If SmartCandy can get away with this, won’t Coca-Cola and Pepsi be next?

Candy is candy and has an place in kids’s diets—occasionally.  But a health food that makes kids do better in school?  I’d like to see the evidence for that.

FDA: take a look please.

*Thanks to Michael Jacobson for forwarding.

Update, April 13: The New York State Attorney General has filed a complaint.

Oct 31 2014

Happy Halloween, maybe

The Union of Concerned Sciences has produced this infographic in celebration of Halloween.

Screenshot 2014-10-28 14.57.09

It’s not Halloween parents should be worrying about.  It’s every day!

The UCS graphic is based on data from 2010-2011.  The 2011-2012 data are just in and show some improvement.  Teenage boys merely consume an average of 152 grams of sugars a day, down a bit from a year ago.

Men, overall, consume 135 grams on average, and women consume 106 grams.  The average is 120 grams.

This works out to about 20% of total calories, at least twice the amount recommended.


Oct 31 2013

Happy food politics Halloween

Thanks to Food and Water Watch for this tidbit.

How much candy do Americans buy—and presumably eat—for Halloween?

According to, Halloween is the largest seasonal period for confectionery in the United States generating candy sales of nearly $2.4 billion just in the last two weeks of October.

Enjoy the holiday.

Oct 12 2012

The latest in dietetic junk food

The Academy of Nutrition and Dietetics (formerly the American Dietetic Association) has just concluded its annual meeting and exhibition.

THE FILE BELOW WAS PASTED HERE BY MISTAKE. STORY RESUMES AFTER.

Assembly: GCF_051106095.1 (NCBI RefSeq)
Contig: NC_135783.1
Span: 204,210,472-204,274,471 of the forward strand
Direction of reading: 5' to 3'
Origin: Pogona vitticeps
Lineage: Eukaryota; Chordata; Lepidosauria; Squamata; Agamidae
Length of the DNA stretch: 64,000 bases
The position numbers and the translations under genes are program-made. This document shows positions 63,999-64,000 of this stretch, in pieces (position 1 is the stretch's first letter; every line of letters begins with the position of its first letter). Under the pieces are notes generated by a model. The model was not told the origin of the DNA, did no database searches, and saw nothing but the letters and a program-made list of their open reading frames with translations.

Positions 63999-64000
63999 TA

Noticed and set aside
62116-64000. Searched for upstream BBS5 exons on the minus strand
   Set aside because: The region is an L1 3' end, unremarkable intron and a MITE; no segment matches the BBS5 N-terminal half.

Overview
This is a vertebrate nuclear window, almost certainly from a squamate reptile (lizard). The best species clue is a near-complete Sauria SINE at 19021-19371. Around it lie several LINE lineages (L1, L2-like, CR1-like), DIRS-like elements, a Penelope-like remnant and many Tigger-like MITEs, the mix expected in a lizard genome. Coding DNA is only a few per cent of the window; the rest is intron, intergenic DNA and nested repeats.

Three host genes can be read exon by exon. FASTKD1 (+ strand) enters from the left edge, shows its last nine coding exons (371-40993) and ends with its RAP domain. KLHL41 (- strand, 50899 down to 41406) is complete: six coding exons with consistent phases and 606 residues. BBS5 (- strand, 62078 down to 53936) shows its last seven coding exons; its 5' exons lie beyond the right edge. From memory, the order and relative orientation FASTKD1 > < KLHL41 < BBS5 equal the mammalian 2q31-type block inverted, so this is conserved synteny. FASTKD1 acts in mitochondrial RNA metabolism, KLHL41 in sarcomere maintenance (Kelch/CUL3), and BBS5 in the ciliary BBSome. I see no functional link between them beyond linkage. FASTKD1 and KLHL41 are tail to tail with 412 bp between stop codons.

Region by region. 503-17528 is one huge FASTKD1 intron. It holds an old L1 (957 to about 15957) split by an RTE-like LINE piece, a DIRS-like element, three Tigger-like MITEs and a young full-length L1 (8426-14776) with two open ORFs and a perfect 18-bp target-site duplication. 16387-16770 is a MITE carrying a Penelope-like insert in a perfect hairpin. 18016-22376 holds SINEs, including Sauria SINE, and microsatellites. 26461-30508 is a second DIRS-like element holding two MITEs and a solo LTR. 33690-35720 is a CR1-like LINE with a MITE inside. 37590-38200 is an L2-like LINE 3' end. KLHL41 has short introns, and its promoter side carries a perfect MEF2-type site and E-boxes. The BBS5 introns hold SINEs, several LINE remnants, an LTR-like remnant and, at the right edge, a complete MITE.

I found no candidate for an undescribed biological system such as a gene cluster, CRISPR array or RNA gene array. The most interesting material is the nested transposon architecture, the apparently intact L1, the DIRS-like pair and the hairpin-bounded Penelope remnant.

I was unable to attend but colleagues have been sending photos and giving me products or other objects collected at the exhibition.  This exhibition is always worth a look.  It typically features displays by food companies (Big Food and small) giving away samples of what I love to call “dietetic junk foods” in order to encourage dietitians to recommend them to clients.

Thanks to my NYU colleague, Lisa Sasson, for alerting me to these entertaining examples.

First: sugar-supplemented Stevia:

Next: The National Confectioners Association has a handy guide to moderate candy consumption:

Then: Frito-Lay (owned by PepsiCo) ‘s new Gluten-Free chips.

Potato chips did not ever contain gluten, but never mind.   They remind me of products offered during the low-carb craze a few years ago, like the ones I photographed when working on What to Eat in 2005.

Eat healthfully and enjoy the weekend!

Sep 13 2010

Department of Talmudic investigation: Define candy!

Caroline Scott-Thomas of poses a question to which I must confess I had never given a thought: What, exactly, is candy?